• I love the Benjamin quote. That’s one thing I get pulled up on in my relationships..I like to share my feelings and my partners seem to prefer not! Herm, what can I take from this?

      • Ayse

        I think the not sharing of feelings is a common ‘man’ thing. If you were to have a female partner however, you may not be able to get a word in edge ways. A dilema that I’m sure you won’t be faced with. But I do think that most women are more expressive when it come to sharing feelings. I could be wrong?…nah!….ps I think that The Donalds hair resembles compressed tumbleweed. See, point proven, I had no difficulty sharing that.

  3. Ricky

    That post not only made total sense, but made me chuckle too. Question: Isn’t an Inuit an eskimo? Either way, I’m going to start peppering my conversations with it, inuit.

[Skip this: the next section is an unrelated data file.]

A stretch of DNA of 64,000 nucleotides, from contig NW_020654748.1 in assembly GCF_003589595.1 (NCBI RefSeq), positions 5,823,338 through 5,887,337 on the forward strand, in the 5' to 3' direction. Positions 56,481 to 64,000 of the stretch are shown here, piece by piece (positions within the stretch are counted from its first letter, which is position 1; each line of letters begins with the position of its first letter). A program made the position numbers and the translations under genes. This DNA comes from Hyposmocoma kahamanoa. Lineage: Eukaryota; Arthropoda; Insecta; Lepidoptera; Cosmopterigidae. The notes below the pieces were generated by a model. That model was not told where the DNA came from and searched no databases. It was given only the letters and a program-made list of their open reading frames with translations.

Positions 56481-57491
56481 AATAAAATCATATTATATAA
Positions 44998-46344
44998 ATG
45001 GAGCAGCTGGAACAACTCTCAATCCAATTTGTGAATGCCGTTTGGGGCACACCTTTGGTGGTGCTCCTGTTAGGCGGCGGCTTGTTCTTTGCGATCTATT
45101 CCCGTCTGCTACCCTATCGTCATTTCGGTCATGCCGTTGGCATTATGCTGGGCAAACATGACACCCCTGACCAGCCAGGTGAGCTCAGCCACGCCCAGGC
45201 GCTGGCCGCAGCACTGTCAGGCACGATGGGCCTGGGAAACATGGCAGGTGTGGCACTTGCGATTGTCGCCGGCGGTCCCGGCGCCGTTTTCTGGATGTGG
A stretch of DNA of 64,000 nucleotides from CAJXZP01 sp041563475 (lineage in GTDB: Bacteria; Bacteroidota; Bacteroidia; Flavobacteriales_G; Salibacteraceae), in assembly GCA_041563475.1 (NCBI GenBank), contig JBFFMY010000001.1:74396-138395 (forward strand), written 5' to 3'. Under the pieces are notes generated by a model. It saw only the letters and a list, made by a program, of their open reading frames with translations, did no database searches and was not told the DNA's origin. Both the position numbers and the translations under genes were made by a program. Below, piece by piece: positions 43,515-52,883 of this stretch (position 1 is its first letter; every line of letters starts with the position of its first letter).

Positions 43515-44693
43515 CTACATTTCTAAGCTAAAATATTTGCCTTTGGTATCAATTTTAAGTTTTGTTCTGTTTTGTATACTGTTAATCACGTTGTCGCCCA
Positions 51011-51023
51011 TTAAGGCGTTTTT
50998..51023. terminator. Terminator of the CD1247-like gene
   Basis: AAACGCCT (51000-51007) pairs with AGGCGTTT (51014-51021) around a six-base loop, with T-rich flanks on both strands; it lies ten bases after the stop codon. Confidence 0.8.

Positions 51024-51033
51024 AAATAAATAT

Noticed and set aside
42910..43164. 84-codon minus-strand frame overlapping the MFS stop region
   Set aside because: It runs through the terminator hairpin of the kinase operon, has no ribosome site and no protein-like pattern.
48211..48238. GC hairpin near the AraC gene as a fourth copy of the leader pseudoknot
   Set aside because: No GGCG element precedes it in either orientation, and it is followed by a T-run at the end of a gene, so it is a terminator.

4. Jill

    If I like the dress I’m wearing, I won’t ask for an opinion because I don’t need the validation. If I ask, it’s because I am uncertain and abso-freaking-lutely depend on your honesty to protect me from wearing my mothers drapes to dinner. To quote someone very wise “If you can’t stand the heat, get out of the kitchen”. Don’t ask a question unless you’re prepared to hear the answer I always say. What’s with all the quotes???


    • Ayse

      It’s becoming a quotes fest! Here’s another.

      “Adults are always asking kids what they want to be when they grow up….because they are looking for ideas” – Paula Poundstone.

  5. Ernest

    I enjoyed your last blog very much. Perhaps a definition of friendship is a state of honesty and truthfulness between people. When a host asks whether I like the dinner she has cooked, I try not to lie if it is truly awful. However, I wrap up the truth in a fair amount of tact!